RAD is more commonly seen in internationally adopted children who were not cared for as infants and young children.

Before you dismiss RAD as a made-up syndrome or a way for pharmeceutical companies to drum up business, I encourage you to read:

The Importance of Attachment

What Is Attachment Disorder

When the Bonding Cycle is Broken
Nathhan's Article on Attachment

I must admit, I felt a bit upset when I read of your skepticism, Christopher. Besides the mother I mentioned in my post, I'm friends with a family whose oldest adopted child has exhibited severe RAD. In both of these families, it has caused so much havoc and as much as these families love these children--love cannot just undo the damage that has already been done.

Posted by: TulipGirl at January 25, 2004 09:39 PM

Hi- I just found you through Joanne's site. You have a wonderful blog, and I have enjoyed my time here this evening. :-)

With regard to the effects of Ezzo's "method", I hope and pray that you both are well on the road to repairing your realtionships with your precious little ones. I learned a wonderful lesson in Grace just the other day, myself, and am constantly amazed and awed at the healing and regenerative powers of Love. Thank you for sharing your stories about this. I hope other parents who also love their children dearly will hear the other side of the story before beginning Ezzo's tactics. {{{hugs}}

Dy

Posted by: Dy at January 26, 2004 04:28 AM

Hey! I just found your blog, via Le Sabot Post-Moderne!!! Looking forward to many visits with you!

Posted by: Marla at January 26, 2004 01:40 PM

I don't think the Ezzo material is any better than some of the "psycho-bable trash" you refer to. Most parents these days are at a grave disadvantage because they don't spend much time around children before they have their own. Consequently they have no way to actually evaluate anything that Ezzo or anyone else says about how we should raise our children.

"Do the zealots and wounded necessarily mean that the Ezzo's are to blame?"

That's pretty loaded, would you care to elaborate so that no one can make any false assumptions about what you mean?

Posted by: Samantha at January 28, 2004 04:07 PM

Welcome! I assume that you've chosen your name because you are "game" to debate Ezzo parenting. I was wondering--is that e-mail address for real?

The reason you are abnormally vexed by the Ezzo's paints the same logic as those who would look to a David Koresh or Jim Jones and say, "see that's why I'm not a Christian."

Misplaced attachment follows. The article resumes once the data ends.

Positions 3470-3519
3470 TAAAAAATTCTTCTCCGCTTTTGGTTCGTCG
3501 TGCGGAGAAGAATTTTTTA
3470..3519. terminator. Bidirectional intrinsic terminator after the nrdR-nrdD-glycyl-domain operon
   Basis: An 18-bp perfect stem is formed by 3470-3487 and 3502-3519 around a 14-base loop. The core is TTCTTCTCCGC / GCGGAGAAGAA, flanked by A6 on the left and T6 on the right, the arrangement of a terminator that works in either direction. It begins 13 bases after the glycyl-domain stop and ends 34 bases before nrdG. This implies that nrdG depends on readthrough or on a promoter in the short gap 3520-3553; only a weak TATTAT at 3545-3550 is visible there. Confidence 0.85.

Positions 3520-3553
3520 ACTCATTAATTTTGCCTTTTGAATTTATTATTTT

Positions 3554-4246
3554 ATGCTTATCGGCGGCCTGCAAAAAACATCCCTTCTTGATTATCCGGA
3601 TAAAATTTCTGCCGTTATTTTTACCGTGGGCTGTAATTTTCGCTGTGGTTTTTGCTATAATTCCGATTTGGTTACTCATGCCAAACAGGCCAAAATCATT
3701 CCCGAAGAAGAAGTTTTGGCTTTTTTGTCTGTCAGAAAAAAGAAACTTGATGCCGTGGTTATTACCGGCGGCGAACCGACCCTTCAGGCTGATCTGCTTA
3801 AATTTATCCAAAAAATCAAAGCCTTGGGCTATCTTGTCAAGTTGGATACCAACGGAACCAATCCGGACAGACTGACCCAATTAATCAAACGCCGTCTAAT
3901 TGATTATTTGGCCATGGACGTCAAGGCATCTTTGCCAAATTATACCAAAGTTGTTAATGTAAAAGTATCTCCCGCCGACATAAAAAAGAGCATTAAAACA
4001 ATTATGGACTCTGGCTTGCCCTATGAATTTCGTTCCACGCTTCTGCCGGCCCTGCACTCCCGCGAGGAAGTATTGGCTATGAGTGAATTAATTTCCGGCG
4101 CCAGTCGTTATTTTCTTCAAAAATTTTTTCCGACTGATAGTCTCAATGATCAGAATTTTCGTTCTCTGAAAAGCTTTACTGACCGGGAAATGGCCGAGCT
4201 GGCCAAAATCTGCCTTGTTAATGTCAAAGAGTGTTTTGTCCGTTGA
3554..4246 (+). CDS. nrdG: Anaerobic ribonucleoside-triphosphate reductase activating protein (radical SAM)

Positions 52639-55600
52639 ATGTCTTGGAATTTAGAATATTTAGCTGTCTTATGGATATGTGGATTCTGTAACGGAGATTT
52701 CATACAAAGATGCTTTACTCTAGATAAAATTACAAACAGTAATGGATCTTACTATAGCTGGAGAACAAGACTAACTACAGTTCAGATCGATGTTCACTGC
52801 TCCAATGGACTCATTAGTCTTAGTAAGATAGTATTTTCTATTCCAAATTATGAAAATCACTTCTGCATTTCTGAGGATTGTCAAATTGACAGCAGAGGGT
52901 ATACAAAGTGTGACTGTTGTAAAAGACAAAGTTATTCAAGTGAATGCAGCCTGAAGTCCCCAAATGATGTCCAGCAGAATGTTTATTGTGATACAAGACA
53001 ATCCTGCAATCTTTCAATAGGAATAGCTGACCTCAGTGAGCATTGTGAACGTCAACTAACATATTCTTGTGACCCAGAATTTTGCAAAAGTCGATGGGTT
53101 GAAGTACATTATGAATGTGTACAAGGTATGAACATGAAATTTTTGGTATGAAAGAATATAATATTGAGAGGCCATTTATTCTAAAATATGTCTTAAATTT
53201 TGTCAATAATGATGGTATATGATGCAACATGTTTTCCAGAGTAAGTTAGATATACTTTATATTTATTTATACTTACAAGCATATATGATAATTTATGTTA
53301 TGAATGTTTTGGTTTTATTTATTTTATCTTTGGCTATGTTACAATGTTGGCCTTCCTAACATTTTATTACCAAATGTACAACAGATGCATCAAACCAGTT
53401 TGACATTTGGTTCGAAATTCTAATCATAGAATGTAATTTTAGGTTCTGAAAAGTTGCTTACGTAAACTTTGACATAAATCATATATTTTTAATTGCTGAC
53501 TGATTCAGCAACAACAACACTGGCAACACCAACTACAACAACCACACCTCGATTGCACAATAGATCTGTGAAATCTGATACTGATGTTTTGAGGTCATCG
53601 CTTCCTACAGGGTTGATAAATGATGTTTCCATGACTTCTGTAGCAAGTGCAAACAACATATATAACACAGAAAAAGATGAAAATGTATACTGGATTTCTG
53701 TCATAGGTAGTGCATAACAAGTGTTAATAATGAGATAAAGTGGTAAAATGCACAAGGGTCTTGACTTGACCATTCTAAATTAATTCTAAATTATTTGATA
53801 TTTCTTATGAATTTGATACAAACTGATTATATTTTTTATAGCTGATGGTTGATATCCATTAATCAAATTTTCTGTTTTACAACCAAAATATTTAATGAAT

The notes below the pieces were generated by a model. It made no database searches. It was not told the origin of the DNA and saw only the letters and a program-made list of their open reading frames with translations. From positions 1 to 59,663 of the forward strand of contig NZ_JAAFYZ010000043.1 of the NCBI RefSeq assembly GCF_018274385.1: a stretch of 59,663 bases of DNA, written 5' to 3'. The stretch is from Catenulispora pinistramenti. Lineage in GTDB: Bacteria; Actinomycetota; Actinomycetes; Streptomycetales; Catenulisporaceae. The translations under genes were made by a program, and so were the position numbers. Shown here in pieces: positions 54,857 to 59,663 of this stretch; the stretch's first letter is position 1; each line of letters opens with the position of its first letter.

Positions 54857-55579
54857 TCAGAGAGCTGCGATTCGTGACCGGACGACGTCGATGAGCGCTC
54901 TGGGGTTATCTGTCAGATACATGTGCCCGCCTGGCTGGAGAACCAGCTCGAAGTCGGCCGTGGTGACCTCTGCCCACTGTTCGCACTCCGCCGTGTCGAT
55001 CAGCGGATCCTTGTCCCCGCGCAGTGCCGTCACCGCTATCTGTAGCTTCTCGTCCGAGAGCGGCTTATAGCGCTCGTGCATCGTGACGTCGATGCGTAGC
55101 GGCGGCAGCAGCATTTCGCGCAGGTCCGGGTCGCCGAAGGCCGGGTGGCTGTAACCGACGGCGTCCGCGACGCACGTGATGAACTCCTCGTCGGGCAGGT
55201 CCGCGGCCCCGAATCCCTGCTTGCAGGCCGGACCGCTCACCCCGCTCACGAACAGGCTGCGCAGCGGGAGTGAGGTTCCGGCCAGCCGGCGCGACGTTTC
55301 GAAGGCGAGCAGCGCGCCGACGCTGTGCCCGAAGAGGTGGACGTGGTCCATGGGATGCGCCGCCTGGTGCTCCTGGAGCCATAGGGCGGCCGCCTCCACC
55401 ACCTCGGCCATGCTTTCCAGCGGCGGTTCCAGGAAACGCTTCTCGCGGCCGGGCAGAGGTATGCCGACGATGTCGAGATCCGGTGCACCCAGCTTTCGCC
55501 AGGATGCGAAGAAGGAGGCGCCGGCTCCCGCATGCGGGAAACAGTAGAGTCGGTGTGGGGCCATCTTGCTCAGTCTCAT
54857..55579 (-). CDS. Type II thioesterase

Well, though you aren't the first to notice cult-like tendencies related to Ezzo, don't you think it is a stretch to compare him to Koresh or Jones?

Do the zealots and wounded necessarily mean that the Ezzo's are to blame?

Oh, wait. You are comparing parents to cult leaders. Interestingly, it isn't just the "zealots" or "wounded" who have problems while implementing Ezzo's materials. In fact, from my observation, families who still like and support Ezzo have just as many problems resulting from the materials. They just haven't connected the dots yet.

Nearly anything in unwise hands can have lasting and detrimental effects.

Ahhhh. . . So you think that anyone who has had negative outcomes from implementing the Ezzo materials in their family wasn't using "flexibility" and "common sense." They must have been "legalistic." Sadly, that isn't the case. The materials are flawed, as they are taught and commonly understood by both the lay reader and the teachers of Ezzo parenting. I'm going to go into more detail in a regular blog post later this week.

As a body of information the Ezzo material sure beats the psycho-babble trash most Christians turn to.

Again, I want to address this in more detail in its own post. But for now--are you aware of the medical research that contradicts Gary Ezzo's basic premises in Babywise/Prep for Parenting/Along the Infant Way? Psycho-babble aside. . . Babywise is contrary to the basics of breastfeeding, physical infant growth, physical brain development, and more.

No one is ready to saint Gary Ezzo or canonize his works, but we shouldn't crucify him either.

I hardly consider it extreme to ask a Christian to be accountable for his actions and words. By the great changes in his many "minor revisions" of Babywise, Ezzo has de facto admitted to publishing wrong and harmful materials. I'm waiting for him to make a public statement, admitting he has written materials that are not backed by medical facts and issuing a recall for his books. That's not "crucifixion." That's accepting responsibility for mistakes.